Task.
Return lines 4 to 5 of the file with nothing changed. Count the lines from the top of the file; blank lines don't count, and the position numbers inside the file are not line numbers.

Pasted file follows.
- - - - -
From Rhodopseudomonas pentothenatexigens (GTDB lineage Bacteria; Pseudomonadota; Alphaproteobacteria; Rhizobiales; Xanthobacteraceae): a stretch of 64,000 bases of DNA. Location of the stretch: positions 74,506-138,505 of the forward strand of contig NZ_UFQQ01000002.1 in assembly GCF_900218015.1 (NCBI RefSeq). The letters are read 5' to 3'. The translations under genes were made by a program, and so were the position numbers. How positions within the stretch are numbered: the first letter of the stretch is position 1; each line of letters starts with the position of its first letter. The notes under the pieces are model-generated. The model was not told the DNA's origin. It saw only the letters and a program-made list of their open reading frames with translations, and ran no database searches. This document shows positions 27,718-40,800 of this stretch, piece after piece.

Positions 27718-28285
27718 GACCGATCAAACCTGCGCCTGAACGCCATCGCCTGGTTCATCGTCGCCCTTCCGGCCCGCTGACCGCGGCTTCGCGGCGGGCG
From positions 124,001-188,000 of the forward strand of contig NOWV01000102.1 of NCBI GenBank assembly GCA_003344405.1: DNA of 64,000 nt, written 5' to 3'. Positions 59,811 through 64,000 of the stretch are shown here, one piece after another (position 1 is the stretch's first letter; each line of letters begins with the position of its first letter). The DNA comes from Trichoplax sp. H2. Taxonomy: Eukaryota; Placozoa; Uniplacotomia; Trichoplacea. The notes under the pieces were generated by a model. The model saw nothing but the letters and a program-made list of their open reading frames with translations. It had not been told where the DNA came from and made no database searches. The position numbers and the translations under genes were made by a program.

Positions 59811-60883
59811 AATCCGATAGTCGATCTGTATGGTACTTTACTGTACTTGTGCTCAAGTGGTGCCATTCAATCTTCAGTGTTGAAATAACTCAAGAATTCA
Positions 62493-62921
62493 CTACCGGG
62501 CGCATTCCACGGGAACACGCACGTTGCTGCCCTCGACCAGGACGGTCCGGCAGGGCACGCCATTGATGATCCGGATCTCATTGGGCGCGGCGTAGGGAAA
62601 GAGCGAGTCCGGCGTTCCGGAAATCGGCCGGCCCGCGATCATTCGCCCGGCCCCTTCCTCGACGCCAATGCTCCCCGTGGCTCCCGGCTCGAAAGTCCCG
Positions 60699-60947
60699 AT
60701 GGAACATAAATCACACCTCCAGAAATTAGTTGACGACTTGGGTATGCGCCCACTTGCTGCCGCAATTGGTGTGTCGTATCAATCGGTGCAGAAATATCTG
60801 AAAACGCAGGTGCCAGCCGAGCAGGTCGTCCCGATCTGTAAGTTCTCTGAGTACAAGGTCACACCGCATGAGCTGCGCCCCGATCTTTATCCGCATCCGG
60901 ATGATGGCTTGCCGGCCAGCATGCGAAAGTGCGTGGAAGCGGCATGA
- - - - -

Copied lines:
From positions 124,001-188,000 of the forward strand of contig NOWV01000102.1 of NCBI GenBank assembly GCA_003344405.1: DNA of 64,000 nt, written 5' to 3'. Positions 59,811 through 64,000 of the stretch are shown here, one piece after another (position 1 is the stretch's first letter; each line of letters begins with the position of its first letter). The DNA comes from Trichoplax sp. H2. Taxonomy: Eukaryota; Placozoa; Uniplacotomia; Trichoplacea. The notes under the pieces were generated by a model. The model saw nothing but the letters and a program-made list of their open reading frames with translations. It had not been told where the DNA came from and made no database searches. The position numbers and the translations under genes were made by a program.

Positions 59811-60883